I went to the doctors about this a while back to see what they thought. After trying a few different types of pain killers (all unsuccessful), the doc prescribed me some anti-depressants. These took a month or so to work, but they worked and the headaches faded away. The trouble was that they brought about lots of nasty side effects which I wasn't too happy about (one of them was that they gave me a serious appetite and I put on lots of weight!). I stopped taking the tablets as I felt that they were just plastering over the cracks and not dealing with the root cause.

A few months later, the symptoms returned. I went back to the doctor (a different one this time) and said that I wasn't keen on taking medication owing to all the side effects. He advised me to take some time out from work (I can self-certificate for a week), he also recommended I get outdoors, exercise, breath in some fresh air and try not to sit in bed doing nothing and feeling miserable. So that's what I did. I started running, I went in to the shed and did some whittling, I packed up my rucksack and headed into the woods for a series of bimbles, I enjoyed a brew, observed and listened to nature. It damn well works! The stress and the symptoms started to disappear. Nature really is the best tonic for life's woes.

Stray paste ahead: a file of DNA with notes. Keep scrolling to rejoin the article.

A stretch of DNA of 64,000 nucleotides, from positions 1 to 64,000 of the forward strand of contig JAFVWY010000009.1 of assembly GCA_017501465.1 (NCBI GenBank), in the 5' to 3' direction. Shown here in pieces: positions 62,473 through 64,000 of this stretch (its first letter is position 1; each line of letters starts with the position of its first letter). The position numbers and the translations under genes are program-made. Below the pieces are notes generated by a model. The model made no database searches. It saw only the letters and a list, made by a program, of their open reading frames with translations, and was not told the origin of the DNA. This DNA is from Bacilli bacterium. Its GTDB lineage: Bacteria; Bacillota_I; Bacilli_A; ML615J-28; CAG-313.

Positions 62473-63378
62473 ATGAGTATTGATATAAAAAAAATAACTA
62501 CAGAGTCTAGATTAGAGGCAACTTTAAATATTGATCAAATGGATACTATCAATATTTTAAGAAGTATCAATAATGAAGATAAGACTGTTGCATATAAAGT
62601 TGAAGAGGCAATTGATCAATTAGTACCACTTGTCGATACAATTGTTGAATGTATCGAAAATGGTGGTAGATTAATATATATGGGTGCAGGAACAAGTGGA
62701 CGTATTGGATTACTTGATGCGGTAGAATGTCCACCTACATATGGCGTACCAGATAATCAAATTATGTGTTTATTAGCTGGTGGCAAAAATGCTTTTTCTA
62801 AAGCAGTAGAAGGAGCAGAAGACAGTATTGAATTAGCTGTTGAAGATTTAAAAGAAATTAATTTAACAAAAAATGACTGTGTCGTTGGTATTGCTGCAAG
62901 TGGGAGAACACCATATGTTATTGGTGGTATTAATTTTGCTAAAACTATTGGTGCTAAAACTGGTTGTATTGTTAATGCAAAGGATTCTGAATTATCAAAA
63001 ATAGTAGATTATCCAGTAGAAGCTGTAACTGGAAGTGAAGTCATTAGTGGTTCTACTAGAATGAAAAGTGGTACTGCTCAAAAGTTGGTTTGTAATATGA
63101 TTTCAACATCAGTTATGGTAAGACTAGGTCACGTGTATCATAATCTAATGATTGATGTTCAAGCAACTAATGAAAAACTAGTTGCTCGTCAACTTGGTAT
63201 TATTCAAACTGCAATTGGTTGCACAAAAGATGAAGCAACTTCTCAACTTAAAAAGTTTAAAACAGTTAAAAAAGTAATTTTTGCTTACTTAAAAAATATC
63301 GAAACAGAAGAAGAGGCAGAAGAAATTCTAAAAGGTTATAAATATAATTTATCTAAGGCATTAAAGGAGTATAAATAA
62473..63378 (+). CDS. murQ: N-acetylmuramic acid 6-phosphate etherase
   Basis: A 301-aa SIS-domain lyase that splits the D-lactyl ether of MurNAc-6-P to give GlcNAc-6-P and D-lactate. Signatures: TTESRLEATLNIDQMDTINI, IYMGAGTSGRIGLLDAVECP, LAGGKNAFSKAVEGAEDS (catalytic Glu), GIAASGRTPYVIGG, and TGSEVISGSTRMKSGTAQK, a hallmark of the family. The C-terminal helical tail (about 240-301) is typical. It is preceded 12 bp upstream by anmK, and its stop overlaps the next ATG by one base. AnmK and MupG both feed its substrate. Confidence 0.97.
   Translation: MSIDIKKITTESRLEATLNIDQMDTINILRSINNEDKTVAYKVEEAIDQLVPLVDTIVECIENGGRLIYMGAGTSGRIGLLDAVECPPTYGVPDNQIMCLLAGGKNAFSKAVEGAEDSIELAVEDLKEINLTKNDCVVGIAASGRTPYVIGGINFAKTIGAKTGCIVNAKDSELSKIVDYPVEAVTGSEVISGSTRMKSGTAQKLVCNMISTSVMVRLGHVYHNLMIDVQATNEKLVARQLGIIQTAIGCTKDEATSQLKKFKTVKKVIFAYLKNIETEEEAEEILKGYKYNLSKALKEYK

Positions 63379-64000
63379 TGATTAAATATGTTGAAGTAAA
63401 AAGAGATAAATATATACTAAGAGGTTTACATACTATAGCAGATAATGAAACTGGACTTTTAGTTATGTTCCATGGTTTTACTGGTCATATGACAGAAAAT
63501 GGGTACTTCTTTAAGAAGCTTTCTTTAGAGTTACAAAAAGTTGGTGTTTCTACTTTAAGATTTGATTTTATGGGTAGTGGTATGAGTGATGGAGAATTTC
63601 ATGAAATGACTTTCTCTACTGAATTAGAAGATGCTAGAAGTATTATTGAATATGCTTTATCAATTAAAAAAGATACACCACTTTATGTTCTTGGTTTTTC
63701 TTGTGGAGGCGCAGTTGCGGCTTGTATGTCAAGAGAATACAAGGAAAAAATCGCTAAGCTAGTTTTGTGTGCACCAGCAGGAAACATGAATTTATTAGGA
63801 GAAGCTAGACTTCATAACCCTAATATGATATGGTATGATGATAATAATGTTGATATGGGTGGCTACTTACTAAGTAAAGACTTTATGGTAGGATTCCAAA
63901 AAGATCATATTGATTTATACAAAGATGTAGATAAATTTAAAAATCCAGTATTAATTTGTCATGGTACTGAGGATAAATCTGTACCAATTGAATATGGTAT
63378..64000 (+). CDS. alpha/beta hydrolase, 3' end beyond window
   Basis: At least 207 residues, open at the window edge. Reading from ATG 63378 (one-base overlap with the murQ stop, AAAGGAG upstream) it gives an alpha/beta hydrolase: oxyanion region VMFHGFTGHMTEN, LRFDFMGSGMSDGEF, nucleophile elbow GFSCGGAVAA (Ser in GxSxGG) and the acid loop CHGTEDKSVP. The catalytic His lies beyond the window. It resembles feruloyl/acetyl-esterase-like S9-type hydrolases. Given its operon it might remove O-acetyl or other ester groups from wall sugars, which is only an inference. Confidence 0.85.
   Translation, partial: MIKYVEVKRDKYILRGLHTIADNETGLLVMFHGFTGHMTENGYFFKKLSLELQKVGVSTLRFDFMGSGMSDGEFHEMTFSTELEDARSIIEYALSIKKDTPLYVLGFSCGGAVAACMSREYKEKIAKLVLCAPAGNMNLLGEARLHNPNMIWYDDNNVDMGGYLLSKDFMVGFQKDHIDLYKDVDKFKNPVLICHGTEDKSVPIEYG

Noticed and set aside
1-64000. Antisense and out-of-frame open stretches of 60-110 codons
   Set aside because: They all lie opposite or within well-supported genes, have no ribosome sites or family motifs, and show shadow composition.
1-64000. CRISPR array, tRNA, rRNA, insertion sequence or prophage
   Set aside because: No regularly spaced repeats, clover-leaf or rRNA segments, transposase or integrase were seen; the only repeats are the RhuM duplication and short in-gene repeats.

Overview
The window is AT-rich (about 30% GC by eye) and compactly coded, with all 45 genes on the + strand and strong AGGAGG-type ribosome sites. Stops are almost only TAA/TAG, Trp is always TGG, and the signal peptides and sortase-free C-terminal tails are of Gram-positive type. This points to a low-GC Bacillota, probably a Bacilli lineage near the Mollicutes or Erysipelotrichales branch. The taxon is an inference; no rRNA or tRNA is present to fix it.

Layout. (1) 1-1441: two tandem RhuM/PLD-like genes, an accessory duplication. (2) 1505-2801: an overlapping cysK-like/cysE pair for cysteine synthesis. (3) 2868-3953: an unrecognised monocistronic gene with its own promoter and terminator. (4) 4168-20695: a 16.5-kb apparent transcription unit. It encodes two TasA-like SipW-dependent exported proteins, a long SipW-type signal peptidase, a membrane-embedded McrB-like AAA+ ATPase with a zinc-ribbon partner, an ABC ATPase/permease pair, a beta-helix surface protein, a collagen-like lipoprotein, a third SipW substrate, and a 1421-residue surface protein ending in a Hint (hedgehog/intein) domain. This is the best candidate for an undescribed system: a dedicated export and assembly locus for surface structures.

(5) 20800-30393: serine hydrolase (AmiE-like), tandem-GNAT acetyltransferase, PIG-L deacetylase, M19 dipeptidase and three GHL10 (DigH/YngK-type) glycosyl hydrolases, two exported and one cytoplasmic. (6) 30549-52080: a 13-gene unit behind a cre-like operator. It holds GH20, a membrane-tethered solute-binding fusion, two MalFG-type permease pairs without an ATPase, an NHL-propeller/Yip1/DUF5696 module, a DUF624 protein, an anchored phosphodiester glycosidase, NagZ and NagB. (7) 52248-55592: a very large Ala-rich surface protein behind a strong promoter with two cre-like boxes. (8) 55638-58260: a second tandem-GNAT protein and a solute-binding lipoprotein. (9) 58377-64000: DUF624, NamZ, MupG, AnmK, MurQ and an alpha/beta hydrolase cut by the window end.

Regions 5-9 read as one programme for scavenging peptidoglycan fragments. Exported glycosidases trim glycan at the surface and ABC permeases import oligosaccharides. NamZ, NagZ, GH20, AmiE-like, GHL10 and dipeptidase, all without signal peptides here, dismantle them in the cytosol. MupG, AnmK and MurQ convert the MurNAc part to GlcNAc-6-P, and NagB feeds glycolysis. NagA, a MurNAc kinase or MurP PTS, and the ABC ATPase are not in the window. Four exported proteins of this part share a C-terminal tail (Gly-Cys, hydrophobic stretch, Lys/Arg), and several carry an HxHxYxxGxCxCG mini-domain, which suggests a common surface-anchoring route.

It also gave me time to think about the root causes, I returned to work a week later and had a one to one with my manager. I said that I need to have a conversation with our occupational health dept and that I think I need some counselling. I also kicked into motion a series of actions that would see me transfer to another role. The counselling was ok, it helped shine a light on some of the things that trigger stress. I've since developed some preventative measures to help me deal with those issues.

Now, Janne wasn't especially articulate in making his point, but he is right. Life is indeed stressful. And that's why it helps to talk about it and, in doing so, develop coping mechanisms.

I still have issues with stress, but as soon as I feel it coming on, I take a step back. Sometimes this 'step back' is me taking a day for myself, at work we call these 'de-compression days' which are essentially sick days to help deal with the onset of the usual symptoms of stress. When I have one of these days, I won't sit at home and watch daytime tv, I'll usually get out and enjoy some fresh air. I've probably had two 'de-compression days' in the last year and they help tremendously. When I take these days, I'm also very honest with work and tell them what's going on - they've been very supportive.

So, in a very long winded way, that's how I deal with stress!